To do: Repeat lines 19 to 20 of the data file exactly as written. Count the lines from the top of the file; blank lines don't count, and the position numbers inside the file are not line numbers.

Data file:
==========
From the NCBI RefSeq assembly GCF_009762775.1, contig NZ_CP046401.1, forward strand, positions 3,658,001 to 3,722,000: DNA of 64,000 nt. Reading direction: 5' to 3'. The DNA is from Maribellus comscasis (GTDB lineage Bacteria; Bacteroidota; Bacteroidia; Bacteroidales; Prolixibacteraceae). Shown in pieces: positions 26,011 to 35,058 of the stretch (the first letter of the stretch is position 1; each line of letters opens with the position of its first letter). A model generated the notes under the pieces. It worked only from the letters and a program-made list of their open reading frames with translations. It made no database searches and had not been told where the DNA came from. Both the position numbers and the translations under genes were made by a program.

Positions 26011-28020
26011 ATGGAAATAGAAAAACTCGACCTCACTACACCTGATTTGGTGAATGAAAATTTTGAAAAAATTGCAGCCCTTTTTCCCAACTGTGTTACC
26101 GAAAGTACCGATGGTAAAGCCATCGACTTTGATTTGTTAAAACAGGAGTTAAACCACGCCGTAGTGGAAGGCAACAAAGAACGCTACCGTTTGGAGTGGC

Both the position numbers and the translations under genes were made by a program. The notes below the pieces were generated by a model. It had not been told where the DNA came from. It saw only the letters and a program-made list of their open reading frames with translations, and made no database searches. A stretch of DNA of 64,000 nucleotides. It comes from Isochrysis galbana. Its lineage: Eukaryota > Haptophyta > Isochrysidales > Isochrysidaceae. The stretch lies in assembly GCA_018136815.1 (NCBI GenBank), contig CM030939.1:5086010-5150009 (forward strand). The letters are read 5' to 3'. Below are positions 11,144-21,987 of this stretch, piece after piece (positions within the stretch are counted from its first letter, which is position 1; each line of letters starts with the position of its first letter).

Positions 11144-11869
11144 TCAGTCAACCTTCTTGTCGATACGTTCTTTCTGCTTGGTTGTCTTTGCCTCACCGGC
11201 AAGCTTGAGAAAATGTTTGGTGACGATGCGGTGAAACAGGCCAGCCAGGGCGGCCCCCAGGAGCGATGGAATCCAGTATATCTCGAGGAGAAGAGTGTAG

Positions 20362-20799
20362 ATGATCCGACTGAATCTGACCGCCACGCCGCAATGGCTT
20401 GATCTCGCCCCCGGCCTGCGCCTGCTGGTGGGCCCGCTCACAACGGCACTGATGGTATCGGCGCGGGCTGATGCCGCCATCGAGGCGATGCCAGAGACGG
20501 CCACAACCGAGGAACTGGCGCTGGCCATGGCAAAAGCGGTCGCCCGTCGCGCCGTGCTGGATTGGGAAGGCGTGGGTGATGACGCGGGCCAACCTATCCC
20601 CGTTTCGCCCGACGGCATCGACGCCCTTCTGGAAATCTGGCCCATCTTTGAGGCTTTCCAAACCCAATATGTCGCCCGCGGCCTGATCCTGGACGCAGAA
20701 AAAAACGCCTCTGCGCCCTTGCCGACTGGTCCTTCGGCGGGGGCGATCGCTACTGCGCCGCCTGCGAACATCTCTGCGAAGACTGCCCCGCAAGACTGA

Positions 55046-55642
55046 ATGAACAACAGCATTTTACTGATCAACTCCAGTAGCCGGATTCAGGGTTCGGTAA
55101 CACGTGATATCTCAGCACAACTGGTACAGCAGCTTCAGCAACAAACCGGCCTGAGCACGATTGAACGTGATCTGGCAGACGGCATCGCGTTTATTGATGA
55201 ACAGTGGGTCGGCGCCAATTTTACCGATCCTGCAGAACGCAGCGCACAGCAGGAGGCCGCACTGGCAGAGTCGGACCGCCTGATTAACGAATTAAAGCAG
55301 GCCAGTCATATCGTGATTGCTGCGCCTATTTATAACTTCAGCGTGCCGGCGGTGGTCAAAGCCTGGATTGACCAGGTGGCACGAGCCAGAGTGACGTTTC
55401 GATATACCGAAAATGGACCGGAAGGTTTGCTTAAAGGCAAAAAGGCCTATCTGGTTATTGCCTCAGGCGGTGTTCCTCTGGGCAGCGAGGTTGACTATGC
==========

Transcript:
55301 GCCAGTCATATCGTGATTGCTGCGCCTATTTATAACTTCAGCGTGCCGGCGGTGGTCAAAGCCTGGATTGACCAGGTGGCACGAGCCAGAGTGACGTTTC
55401 GATATACCGAAAATGGACCGGAAGGTTTGCTTAAAGGCAAAAAGGCCTATCTGGTTATTGCCTCAGGCGGTGTTCCTCTGGGCAGCGAGGTTGACTATGC